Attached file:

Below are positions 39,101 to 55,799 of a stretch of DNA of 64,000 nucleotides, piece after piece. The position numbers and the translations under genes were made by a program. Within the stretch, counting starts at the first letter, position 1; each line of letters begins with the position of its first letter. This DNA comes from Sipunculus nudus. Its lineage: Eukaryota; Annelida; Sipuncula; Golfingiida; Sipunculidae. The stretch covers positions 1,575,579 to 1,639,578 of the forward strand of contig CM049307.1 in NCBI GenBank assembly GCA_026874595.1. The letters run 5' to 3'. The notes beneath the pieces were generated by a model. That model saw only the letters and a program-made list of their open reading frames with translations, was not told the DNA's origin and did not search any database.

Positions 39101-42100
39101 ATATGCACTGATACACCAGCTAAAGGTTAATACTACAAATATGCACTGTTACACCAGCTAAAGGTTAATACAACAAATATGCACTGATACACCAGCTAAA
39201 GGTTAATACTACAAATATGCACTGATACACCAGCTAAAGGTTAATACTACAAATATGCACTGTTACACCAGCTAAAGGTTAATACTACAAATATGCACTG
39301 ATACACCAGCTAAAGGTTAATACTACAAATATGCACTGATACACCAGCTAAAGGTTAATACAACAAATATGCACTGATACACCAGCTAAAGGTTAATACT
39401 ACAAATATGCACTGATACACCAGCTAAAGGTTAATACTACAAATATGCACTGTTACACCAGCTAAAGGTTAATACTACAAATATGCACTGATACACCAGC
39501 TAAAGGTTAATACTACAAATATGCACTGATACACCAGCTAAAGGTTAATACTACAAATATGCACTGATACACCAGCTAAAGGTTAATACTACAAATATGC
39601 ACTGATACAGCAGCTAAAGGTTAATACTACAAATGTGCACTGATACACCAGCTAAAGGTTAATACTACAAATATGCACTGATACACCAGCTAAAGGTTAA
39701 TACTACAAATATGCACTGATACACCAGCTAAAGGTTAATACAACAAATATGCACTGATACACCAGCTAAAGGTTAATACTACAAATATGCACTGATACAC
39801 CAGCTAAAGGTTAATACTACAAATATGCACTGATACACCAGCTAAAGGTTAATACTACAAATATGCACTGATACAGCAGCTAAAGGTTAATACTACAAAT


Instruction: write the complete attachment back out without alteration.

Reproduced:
Below are positions 39,101 to 55,799 of a stretch of DNA of 64,000 nucleotides, piece after piece. The position numbers and the translations under genes were made by a program. Within the stretch, counting starts at the first letter, position 1; each line of letters begins with the position of its first letter. This DNA comes from Sipunculus nudus. Its lineage: Eukaryota; Annelida; Sipuncula; Golfingiida; Sipunculidae. The stretch covers positions 1,575,579 to 1,639,578 of the forward strand of contig CM049307.1 in NCBI GenBank assembly GCA_026874595.1. The letters run 5' to 3'. The notes beneath the pieces were generated by a model. That model saw only the letters and a program-made list of their open reading frames with translations, was not told the DNA's origin and did not search any database.

Positions 39101-42100
39101 ATATGCACTGATACACCAGCTAAAGGTTAATACTACAAATATGCACTGTTACACCAGCTAAAGGTTAATACAACAAATATGCACTGATACACCAGCTAAA
39201 GGTTAATACTACAAATATGCACTGATACACCAGCTAAAGGTTAATACTACAAATATGCACTGTTACACCAGCTAAAGGTTAATACTACAAATATGCACTG
39301 ATACACCAGCTAAAGGTTAATACTACAAATATGCACTGATACACCAGCTAAAGGTTAATACAACAAATATGCACTGATACACCAGCTAAAGGTTAATACT
39401 ACAAATATGCACTGATACACCAGCTAAAGGTTAATACTACAAATATGCACTGTTACACCAGCTAAAGGTTAATACTACAAATATGCACTGATACACCAGC
39501 TAAAGGTTAATACTACAAATATGCACTGATACACCAGCTAAAGGTTAATACTACAAATATGCACTGATACACCAGCTAAAGGTTAATACTACAAATATGC
39601 ACTGATACAGCAGCTAAAGGTTAATACTACAAATGTGCACTGATACACCAGCTAAAGGTTAATACTACAAATATGCACTGATACACCAGCTAAAGGTTAA
39701 TACTACAAATATGCACTGATACACCAGCTAAAGGTTAATACAACAAATATGCACTGATACACCAGCTAAAGGTTAATACTACAAATATGCACTGATACAC
39801 CAGCTAAAGGTTAATACTACAAATATGCACTGATACACCAGCTAAAGGTTAATACTACAAATATGCACTGATACAGCAGCTAAAGGTTAATACTACAAAT